A frustrating one. “Maybe you sucked all around as a husband and this is the theory you have come up with. Just because you leave a cup out doesn’t mean you’re discounting your spouse’s feelings and you don’t respect her. It means you didn’t put the cup in the dishwasher. No more, no less. I’m tired of this new aged B/S about everything and it’s implied meaning and this horrible PC culture that shit people have cultivated to justify their cottled [sic] upbringing. If my wife wants to leave me over leaving a cup out or leaving a cabinet open, I say good riddance.”
A not-nice one. “This guy has clearly demonstrated; a) Why he is divorced, and b) that he is a total twat.”
I Wasn’t Ready
Maybe it’s because I write first-person stories and invest a lot of myself in the words. Maybe it’s because I’m used to a 99-percent satisfaction rate from commenters. Maybe it’s because I’m just not stoic or tough enough.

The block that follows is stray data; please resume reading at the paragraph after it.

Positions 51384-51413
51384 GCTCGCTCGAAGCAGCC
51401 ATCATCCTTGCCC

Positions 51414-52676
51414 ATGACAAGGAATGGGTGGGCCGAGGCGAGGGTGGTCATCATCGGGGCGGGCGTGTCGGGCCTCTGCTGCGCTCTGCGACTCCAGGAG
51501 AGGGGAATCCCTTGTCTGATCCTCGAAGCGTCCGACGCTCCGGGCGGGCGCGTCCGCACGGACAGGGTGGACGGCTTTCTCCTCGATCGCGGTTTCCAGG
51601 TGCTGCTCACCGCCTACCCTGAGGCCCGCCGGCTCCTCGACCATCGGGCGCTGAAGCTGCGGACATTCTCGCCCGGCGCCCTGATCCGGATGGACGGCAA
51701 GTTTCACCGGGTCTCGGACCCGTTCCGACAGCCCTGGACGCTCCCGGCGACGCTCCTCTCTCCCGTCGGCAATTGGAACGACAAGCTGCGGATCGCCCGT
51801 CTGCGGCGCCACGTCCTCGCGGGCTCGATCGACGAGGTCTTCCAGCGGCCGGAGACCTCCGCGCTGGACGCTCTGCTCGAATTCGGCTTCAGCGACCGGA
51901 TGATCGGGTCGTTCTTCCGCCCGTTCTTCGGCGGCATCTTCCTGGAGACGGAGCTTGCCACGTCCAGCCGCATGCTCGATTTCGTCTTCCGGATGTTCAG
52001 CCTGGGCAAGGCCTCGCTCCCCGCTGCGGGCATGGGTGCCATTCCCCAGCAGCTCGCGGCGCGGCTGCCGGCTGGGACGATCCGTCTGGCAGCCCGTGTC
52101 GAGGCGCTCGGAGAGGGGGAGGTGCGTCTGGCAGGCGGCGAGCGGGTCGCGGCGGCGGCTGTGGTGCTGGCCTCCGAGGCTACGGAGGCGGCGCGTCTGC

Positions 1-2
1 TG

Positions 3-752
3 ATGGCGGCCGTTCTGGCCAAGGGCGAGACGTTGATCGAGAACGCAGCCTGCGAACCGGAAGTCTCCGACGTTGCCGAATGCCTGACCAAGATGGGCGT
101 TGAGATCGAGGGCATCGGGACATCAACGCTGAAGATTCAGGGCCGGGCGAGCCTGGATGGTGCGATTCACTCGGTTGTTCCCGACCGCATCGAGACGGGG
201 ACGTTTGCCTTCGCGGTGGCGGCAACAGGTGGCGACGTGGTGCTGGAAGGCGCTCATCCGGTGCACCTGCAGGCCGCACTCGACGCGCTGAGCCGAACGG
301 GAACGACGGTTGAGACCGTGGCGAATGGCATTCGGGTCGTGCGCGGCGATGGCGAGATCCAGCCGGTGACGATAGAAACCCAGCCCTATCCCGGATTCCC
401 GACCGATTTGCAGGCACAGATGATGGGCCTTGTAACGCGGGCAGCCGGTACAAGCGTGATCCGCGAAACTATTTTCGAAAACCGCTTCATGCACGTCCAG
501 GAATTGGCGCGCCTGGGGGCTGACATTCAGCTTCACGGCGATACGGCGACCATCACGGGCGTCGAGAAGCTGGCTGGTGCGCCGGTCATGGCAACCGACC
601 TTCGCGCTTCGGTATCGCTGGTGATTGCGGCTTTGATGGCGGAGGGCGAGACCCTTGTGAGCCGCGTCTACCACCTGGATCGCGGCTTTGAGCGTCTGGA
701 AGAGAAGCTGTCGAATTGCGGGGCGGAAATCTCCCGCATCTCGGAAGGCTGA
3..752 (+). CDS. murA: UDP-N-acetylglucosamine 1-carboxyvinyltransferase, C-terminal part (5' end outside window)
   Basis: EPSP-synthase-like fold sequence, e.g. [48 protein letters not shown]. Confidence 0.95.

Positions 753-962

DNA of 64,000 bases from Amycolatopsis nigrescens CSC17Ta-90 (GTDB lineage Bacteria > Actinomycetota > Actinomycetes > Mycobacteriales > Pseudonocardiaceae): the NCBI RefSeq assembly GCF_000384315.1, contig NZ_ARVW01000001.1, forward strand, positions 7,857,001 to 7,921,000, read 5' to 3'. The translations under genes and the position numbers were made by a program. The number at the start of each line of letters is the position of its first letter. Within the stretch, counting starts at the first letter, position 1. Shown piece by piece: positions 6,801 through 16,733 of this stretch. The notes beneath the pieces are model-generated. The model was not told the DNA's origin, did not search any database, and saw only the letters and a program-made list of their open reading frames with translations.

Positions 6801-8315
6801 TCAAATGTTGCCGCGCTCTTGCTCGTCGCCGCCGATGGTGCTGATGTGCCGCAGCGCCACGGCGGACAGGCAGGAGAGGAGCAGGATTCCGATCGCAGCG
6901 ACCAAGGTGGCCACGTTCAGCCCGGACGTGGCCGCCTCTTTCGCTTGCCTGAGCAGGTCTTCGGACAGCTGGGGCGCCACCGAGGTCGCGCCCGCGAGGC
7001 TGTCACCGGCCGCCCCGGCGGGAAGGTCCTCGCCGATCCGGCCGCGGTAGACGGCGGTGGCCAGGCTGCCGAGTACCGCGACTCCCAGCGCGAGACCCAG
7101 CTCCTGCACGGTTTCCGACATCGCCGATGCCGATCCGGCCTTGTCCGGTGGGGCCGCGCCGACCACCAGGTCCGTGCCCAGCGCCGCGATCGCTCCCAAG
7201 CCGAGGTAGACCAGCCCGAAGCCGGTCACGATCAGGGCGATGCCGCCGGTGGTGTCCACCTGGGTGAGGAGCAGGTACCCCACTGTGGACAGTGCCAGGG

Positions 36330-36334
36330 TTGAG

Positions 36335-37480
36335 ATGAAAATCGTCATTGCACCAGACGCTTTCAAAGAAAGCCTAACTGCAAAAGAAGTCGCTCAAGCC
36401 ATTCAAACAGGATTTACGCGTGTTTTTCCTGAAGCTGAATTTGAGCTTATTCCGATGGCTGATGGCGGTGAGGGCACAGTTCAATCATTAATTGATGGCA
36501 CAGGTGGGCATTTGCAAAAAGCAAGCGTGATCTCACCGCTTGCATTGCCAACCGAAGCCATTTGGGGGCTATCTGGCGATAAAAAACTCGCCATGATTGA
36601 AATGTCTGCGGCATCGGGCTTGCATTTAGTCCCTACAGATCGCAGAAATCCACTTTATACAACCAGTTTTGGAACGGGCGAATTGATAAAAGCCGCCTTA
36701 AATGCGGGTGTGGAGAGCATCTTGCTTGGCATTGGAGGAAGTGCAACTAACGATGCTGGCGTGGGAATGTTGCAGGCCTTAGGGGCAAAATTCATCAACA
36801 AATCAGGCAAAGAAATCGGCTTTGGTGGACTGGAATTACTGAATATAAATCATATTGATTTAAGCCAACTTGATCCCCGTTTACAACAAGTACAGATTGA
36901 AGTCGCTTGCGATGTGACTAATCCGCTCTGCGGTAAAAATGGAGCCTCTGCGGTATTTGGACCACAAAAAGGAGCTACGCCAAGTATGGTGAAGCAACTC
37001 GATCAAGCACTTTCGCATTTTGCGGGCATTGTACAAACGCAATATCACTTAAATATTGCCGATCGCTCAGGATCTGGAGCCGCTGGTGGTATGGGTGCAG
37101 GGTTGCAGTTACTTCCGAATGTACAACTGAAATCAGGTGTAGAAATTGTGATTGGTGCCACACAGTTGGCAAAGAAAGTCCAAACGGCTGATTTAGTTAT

But it started to get to me. All of it.
I write about divorce because I think it’s really important and have some experience with it.
I was a child of divorce. And then a few years ago, I got divorced. Both experiences were very bad.
We have a lot of problems in the world, and here in the United States where we’re preparing to elect a new President in November, these problems are top of mind and get a lot of discussion.
Even outside of the political arena, countless people are involved in social movements spanning from childhood obesity and Manatee preservation, to eliminating trans-fats in food and the bad habit of calling things “gay” when you really mean “stupid.”